In the response now before the Court, petitioner can be understood to argue that because the state courts did not reject his state habeas petitions, those petitions are properly-filed applications for collateral review that should toll the federal habeas statute. Petitioner also claims entitlement to equitable tolling because his attorney advised him against filing a post-conviction motion, which amounted to egregious attorney misconduct and a “State imposed impediment that prevented the timely filing of a postconviction motion.” (ECF No. 5 at 3). Finally, petitioner claims he only recently learned about the double jeopardy and jurisdictional issues that form the basis of the claims he asserts in his petition when a fellow inmate explained them to him. Petitioner does not state when this conversation occurred. Petitioner asserts he pursued his rights diligently once he learned this information, and that “prior to that, petitioner could not have known the importance of the now available Jurisdictional and Double Jeopardy claims.” Id. at 4 (emphasis in original). Petitioner also indicates that he read Bell v. U.S., 75 S.Ct. 620 (1955) and Jones v. U.S., 396 F.2d 66 (8th Cir. 1968), and believes they support his claims. This argument is an apparent attempt to claim the petition is timely according to 28 U.S.C. § 2244(d)(1)(D), which provides that the one-year limitations period can begin “on the date which the factual predicate of the claim or claims presented could have been discovered through the exercise of due diligence.”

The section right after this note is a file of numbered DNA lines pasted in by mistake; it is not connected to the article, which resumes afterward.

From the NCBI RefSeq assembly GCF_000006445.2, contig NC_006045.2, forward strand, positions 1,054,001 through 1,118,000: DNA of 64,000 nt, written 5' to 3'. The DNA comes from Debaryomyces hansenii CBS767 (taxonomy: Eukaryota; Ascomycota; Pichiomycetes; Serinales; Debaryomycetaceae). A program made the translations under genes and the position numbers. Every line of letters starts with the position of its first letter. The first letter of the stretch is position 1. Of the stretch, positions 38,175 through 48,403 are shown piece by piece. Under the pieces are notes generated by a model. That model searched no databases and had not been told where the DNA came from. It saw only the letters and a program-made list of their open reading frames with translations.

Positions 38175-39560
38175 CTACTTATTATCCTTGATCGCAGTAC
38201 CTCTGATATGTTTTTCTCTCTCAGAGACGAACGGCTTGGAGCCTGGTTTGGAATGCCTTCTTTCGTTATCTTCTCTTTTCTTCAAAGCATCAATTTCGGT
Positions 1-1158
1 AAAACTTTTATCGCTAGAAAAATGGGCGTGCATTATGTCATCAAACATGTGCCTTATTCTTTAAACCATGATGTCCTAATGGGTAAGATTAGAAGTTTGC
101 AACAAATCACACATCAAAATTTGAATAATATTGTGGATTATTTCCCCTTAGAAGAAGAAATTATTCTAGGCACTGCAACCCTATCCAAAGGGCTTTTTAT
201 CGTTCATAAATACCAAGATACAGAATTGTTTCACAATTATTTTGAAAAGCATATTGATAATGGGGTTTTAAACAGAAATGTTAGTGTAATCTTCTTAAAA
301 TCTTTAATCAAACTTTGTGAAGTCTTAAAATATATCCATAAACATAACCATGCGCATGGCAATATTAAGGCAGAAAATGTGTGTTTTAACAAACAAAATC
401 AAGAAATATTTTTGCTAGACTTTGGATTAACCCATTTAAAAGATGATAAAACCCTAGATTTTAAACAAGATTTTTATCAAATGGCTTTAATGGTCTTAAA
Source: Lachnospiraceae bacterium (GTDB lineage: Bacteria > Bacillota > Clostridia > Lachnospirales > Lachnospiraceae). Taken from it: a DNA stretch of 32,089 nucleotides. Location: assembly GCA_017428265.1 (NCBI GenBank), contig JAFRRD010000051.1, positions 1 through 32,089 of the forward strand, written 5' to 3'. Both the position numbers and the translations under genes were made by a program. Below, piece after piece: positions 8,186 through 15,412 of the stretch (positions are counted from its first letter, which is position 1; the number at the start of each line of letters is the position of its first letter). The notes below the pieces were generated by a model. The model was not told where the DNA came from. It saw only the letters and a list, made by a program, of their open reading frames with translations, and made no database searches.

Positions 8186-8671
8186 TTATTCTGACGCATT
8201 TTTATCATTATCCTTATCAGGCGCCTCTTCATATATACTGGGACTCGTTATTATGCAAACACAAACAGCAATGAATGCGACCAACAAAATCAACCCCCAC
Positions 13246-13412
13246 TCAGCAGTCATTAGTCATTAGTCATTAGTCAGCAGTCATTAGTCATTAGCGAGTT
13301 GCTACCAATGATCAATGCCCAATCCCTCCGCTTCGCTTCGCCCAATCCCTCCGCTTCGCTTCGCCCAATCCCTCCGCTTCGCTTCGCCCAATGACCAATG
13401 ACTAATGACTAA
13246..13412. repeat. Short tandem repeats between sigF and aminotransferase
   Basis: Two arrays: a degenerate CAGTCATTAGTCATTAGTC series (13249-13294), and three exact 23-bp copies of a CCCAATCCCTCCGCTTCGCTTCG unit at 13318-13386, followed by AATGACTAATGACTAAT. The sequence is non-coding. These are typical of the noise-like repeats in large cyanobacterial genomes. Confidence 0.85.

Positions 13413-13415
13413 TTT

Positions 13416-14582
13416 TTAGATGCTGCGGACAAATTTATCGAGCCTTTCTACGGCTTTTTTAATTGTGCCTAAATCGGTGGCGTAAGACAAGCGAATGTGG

Discussion

         As explained in the Court's October 25, 2019 order, petitioner's 2016 state habeas petitions cannot serve to toll the AEDPA's one-year statute of limitations. Under 28 U.S.C. § 2244(d)(2), the one-year limitation period for filing a federal habeas petition is tolled while “a properly filed application for State post-conviction or other collateral review . . . is pending.” Williams v. Bruton, 299 F.3d 981, 982 (8th Cir. 2002). Properly-filed state habeas applications qualify as “other collateral review” under 28 U.S.C. Section 2244(d)(2). Polson v. Bowersox, 595 F.3d 873 (8th Cir. 2010). However, in order for an application to toll the one-year limitations period, it must be filed prior to its expiration. Curtiss v. Mount Pleasant Correctional Facility, 338 F.3d 851, 853 (8th Cir. 2003). Here, none of petitioner's state habeas petitions can toll the federal statute of limitations because they were filed after it expired. See id.